Trump’s Voters Don’t Agree That the Russia Probe Is a ‘Witch Hunt’

Well, maybe this one does. Photo: Andrew Lichtenstein/Corbis via Getty Images

Donald Trump says that the special counsel’s investigation into Russian interference is “the single greatest WITCH HUNT in American political history” — one led by “very bad and conflicted people.”

A good chunk of his voters beg to differ. A CBS News poll released Tuesday finds that a plurality of Republicans believe Robert Mueller’s probe will be “impartial,” while 75 percent believe that the president should not try to stop the special counsel’s investigation.

That said, more than half of Republicans say the investigation is a “political distraction that should be put aside.” And the vast majority say that the various Russia investigations have not changed the way they view the president — while 11 percent of GOP voters say the probes have made them think better of Trump.

But to win reelection, the president will need to retain more than the “vast majority” of his base. Trump’s approval numbers with Democrats and independents have always been exceptionally low. He was able to win last fall’s election — and then keep his favorability around 40 percent — on the strength of his support from Republican voters.

Now, the Russia probe appears to be eroding Trump’s base. The president’s approval rating is down to 36 percent in CBS’s poll, the worst mark he’s ever posted in that survey. And disappointed Republican voters bear much of the responsibility for Trump’s decline.

At the end of April, 83 percent of Republicans told CBS they approved of the president; this month, that figure fell to 72. And the Russia probe seems to be the primary reason why: Fifteen percent of Republicans say the investigations have made them think worse of Trump, while only 57 percent approve of how the president has “handled” said investigations (i.e., interfering in federal investigations, confessing to obstruction of justice on national television, engaging in witness intimidation over Twitter, et cetera).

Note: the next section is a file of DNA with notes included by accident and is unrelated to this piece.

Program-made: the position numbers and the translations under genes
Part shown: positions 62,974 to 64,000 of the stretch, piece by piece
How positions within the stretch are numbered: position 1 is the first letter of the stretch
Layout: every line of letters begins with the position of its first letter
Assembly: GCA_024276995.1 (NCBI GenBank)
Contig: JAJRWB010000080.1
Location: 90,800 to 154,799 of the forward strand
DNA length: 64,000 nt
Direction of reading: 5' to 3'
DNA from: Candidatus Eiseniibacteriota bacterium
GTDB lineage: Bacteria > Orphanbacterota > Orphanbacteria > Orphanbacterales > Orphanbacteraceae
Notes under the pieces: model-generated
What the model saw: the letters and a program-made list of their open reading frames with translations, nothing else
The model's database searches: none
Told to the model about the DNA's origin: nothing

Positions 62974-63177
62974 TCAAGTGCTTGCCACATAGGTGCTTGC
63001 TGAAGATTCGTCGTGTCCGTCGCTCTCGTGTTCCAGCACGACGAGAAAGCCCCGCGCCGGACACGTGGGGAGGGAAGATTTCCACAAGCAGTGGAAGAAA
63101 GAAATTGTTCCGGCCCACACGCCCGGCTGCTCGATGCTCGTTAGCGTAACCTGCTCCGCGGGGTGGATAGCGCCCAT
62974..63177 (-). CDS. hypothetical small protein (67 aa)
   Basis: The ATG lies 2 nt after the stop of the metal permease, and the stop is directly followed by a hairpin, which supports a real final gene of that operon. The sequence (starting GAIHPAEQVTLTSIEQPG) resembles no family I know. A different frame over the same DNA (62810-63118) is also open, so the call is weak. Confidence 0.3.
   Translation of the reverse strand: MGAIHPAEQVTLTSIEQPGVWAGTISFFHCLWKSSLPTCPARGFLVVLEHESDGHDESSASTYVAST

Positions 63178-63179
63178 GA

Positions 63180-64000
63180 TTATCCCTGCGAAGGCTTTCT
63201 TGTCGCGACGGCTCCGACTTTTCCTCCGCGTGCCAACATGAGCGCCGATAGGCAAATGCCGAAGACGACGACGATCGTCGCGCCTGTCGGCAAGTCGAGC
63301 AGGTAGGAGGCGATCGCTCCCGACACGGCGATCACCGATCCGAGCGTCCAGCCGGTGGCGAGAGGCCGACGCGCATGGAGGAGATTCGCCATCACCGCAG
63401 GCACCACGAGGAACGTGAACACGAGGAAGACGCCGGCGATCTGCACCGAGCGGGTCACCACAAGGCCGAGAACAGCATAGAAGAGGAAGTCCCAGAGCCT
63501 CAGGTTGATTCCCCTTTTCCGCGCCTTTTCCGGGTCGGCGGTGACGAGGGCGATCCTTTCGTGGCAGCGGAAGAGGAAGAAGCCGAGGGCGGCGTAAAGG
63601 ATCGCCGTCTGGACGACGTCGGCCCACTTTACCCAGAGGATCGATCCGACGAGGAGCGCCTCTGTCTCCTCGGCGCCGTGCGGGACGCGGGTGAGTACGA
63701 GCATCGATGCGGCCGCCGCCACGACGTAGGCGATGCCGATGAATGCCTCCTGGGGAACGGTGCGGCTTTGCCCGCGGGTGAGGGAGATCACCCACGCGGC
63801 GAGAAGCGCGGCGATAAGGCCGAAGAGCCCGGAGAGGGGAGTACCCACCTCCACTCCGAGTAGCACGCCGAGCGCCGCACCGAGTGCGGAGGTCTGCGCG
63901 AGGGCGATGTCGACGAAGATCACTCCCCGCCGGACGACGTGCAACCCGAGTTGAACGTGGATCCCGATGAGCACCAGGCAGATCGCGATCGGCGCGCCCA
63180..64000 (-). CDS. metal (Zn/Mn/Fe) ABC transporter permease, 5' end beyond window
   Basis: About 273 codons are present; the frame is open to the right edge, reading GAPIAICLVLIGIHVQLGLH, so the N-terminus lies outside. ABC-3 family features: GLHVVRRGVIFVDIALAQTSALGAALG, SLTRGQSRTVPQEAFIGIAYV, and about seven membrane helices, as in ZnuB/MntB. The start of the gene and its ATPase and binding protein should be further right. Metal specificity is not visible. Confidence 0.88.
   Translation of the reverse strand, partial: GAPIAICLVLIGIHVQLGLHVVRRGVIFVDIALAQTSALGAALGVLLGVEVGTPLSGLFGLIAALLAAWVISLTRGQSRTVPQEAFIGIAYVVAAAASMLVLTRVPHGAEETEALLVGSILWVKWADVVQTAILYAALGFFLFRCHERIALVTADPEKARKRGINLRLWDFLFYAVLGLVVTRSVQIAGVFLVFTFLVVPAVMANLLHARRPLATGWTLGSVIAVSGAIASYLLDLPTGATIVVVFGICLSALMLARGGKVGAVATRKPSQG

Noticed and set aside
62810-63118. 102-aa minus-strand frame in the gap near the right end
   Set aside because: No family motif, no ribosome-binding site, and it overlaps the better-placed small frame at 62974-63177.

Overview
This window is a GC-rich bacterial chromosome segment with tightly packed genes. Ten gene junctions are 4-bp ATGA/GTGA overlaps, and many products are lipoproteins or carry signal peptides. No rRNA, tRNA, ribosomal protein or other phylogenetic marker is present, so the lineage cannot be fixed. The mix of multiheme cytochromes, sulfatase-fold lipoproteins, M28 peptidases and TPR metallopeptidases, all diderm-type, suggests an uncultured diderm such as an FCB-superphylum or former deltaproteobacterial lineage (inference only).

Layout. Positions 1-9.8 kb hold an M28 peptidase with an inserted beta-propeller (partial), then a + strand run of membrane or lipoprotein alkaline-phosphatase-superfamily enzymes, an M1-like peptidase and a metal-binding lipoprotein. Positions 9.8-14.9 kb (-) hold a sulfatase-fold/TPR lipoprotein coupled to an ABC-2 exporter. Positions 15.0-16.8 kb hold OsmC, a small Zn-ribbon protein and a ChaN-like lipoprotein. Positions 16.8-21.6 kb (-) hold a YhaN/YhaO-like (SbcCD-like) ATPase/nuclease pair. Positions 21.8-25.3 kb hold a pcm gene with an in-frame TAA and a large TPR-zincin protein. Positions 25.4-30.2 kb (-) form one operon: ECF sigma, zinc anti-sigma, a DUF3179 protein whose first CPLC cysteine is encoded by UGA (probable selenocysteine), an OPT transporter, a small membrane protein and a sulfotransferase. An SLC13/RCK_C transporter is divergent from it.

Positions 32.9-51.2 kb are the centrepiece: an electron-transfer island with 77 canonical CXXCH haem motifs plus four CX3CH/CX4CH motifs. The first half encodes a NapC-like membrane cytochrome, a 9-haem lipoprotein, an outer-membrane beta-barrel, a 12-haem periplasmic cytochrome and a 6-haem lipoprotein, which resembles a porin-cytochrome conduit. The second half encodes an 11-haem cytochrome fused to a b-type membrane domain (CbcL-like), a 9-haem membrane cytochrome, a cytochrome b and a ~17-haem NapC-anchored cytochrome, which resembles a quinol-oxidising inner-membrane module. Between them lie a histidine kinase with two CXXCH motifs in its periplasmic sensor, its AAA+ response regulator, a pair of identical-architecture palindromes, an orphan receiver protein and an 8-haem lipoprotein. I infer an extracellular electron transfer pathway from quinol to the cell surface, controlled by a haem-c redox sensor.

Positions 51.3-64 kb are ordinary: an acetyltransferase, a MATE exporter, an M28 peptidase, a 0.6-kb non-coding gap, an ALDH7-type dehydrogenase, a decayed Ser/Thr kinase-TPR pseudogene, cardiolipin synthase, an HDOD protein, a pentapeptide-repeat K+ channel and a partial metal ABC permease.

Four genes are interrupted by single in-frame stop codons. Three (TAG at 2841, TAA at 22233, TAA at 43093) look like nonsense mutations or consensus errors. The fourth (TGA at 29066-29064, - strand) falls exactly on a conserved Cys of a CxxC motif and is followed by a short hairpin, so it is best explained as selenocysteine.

Nearly a quarter of Republicans say they trust James Comey more than Trump, while 40 percent believe it is at least “somewhat likely” that the president’s associates had improper contact with the Russian government during the 2016 campaign.

CBS is far from the only pollster to detect a decline in Trump’s base of support since the Russia story began dominating the headlines in the wake of Comey’s firing. On the day that the FBI director was dismissed, FiveThirtyEight’s poll aggregator put his approval rating at 42 percent. Today, it sits at 38.6. And as Nate Silver noted in late May, the quality of Trump’s support has declined along with its quantity.

There’s been a considerable decline in the number of Americans who strongly approve of Trump, from a peak of around 30 percent in February to just 21 or 22 percent of the electorate now. (The decline in Trump’s strong approval ratings is larger than the overall decline in his approval ratings, in fact.) Far from having unconditional love from his base, Trump has already lost almost a third of his strong support. And voters who strongly disapprove of Trump outnumber those who strongly approve of him by about a 2-to-1 ratio, which could presage an “enthusiasm gap” that works against Trump at the midterms.

There’s been some debate in progressive circles about whether attacking Trump for his health-care bill is more effective than savaging him over his Russia ties, and apparent attempts to obstruct justice — or vice versa.

The available data suggests a decisive answer:

Trump Voters Don’t Think the Russia Probe Is a ‘Witch Hunt’